Renowned 1995 and 2007 World Cup-winner Os du Randt on his induction into the Hall of Fame and the Boks’ World Cup hopes.
What does it mean to you to be inducted into the World Rugby Hall of Fame?
‘It is an honour to be recognised worldwide for what you have achieved as a rugby player. It is something nice and gives you that recognition, which is very special.’
How did you find out you were being inducted, and do you feel it should have happened long before?
‘World Rugby contacted me via email and told me that I was going to be inducted. I feel that this is something that you don’t go out to achieve. It is something that you earn. If it takes 10 years or five years or even 100, it does not matter. As long as you end up there one day.’
What have you been up to over the past year and do you have plans to go back into coaching?
‘Myself and [former Cheetahs coach] Naka Drotske are in a business together. We make energy drink sachets, called TopTrim, which we market through all the big retail companies. I don’t have any plans to go back into coaching at the moment. I am just trying to break away from rugby, trying to do my own thing.’
As a former Cheetahs player, were you pleased with their Currie Cup win?
‘Definitely. We always struggled to keep our players. To win a trophy is special, especially the Currie Cup. That is special for any South African team, because it has such a rich history. I think the guys played well through the season and pulled it through. It is great for the Free State and for Bloemfontein as well.’
How can the team keep their performances up in the Pro14?
‘We managed to get into the quarter-finals in the past. That is when the team as a group learned how to handle that pressure and to play under those circumstances. Hopefully winning the Currie Cup will give the guys that little advantage going into the Pro14 and help them win the title this season.’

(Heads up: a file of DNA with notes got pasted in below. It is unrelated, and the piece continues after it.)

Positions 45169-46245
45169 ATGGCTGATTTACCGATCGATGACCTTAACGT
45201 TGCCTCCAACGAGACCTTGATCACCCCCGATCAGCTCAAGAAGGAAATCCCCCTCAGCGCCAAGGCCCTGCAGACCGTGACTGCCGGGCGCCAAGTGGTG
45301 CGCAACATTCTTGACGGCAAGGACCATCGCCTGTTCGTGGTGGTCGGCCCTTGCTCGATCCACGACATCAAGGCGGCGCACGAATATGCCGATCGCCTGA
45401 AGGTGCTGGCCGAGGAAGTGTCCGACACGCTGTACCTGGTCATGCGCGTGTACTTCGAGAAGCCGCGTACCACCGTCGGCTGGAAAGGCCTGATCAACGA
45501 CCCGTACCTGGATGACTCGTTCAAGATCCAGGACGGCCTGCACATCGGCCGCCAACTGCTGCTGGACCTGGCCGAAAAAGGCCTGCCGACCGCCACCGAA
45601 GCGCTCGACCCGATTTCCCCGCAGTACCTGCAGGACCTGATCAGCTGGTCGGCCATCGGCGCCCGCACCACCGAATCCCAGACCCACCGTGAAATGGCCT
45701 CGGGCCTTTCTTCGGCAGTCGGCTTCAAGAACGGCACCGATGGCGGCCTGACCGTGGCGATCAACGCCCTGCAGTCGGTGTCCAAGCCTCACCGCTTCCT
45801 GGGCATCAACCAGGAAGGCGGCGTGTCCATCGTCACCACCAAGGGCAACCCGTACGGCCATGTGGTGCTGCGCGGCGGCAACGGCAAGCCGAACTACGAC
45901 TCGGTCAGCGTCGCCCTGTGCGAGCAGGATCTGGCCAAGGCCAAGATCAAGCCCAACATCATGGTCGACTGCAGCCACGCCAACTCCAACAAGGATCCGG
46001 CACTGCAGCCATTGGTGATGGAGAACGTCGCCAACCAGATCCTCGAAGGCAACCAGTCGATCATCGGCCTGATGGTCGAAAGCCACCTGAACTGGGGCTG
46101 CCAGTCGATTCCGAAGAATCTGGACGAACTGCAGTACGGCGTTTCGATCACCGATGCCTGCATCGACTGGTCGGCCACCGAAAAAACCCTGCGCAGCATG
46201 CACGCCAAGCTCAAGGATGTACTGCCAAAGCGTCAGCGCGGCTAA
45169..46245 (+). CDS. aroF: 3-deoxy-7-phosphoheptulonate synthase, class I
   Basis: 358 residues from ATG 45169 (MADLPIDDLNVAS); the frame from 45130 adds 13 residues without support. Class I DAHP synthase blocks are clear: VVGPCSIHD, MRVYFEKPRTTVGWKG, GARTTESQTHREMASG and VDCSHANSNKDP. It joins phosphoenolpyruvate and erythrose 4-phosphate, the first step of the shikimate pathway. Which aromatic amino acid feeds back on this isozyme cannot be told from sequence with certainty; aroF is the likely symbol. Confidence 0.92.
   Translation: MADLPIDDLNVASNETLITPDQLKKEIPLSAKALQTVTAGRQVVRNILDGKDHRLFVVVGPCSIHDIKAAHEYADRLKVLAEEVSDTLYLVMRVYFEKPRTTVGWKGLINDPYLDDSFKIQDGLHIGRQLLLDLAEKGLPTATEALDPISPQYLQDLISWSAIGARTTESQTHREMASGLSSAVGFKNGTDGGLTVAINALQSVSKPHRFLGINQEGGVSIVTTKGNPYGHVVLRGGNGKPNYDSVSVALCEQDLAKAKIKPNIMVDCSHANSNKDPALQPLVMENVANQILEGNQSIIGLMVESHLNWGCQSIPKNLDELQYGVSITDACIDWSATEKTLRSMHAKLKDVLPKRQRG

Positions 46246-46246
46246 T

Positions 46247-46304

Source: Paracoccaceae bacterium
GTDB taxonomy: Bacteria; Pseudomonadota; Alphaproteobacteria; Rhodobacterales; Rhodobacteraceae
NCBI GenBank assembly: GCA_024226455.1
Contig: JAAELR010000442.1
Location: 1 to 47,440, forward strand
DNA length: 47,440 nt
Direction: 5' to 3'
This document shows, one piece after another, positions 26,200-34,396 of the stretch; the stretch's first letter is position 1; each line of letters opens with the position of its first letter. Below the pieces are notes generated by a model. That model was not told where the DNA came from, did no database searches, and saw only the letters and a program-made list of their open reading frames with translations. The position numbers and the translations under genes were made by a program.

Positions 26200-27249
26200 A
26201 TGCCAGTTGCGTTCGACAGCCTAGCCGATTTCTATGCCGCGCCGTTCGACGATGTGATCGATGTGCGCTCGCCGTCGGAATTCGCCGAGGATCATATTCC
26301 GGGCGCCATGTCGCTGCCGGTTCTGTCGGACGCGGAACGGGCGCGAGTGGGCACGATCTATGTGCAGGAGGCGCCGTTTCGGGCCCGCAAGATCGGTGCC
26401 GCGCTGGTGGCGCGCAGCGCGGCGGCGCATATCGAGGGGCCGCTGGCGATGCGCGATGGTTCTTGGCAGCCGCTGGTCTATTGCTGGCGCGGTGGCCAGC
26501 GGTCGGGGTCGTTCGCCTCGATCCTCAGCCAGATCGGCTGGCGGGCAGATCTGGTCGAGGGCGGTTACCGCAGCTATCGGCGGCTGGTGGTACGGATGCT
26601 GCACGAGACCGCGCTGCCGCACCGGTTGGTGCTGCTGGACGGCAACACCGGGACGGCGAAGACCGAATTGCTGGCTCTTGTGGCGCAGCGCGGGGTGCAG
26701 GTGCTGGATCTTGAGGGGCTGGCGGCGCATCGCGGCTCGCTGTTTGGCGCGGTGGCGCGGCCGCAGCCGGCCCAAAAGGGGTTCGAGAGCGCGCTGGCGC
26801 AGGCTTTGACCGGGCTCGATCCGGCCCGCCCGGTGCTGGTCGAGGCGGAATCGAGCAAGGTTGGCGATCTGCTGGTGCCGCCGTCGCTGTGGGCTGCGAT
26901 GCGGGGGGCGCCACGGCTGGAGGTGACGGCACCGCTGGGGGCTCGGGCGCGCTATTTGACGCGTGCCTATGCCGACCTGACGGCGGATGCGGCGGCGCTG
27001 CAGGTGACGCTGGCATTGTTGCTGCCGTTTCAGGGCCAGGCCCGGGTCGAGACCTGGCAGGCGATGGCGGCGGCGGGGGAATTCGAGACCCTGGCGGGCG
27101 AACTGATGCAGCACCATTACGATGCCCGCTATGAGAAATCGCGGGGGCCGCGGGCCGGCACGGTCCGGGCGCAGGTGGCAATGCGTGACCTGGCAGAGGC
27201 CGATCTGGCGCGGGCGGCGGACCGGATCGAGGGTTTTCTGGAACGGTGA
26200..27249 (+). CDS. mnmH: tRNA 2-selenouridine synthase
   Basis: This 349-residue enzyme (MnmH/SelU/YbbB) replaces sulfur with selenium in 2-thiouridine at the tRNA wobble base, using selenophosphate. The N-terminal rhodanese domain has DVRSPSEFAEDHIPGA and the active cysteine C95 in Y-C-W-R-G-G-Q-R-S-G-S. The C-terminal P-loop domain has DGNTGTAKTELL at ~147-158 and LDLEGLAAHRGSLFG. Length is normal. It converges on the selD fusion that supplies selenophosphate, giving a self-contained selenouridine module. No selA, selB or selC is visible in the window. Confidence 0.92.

Who do you think the favourites are for this year’s World Cup?
‘I think quite a few teams can win it. In my opinion, the favourites have to be South Africa and New Zealand. I think they have the teams that can handle the pressure going into the playoffs. Hopefully South Africa can do better in that regard. South Africa need to play to their strong points.’
How decisive do you think scrums could be in the World Cup?
‘I think the Springboks have managed to build depth, especially at tighthead. Trevor Nyakane came through this year, while Vincent Koch and also Frans Malherbe are also up there. With the amount of humidity in Japan, scrums are definitely going to play a role when it comes to creating the opportunities to get penalties. In knockout rugby, three points will be crucial. I think it is also a great attacking platform.’
What advice would you give the Boks, given that are going to be spending a long time away from their families?
‘What I have gathered from the guys and from Rassie Erasmus, is that the planning has been done and explained to the team. They just need to look at the bigger picture. When I went on my first tour, it was also eight weeks. It is just a matter of getting your mind in the right space and making sure that you keep the bigger picture in mind.’
Interview by Dylan Jack
Photo: Philippe Perusseau/ Icon Sport/Getty Images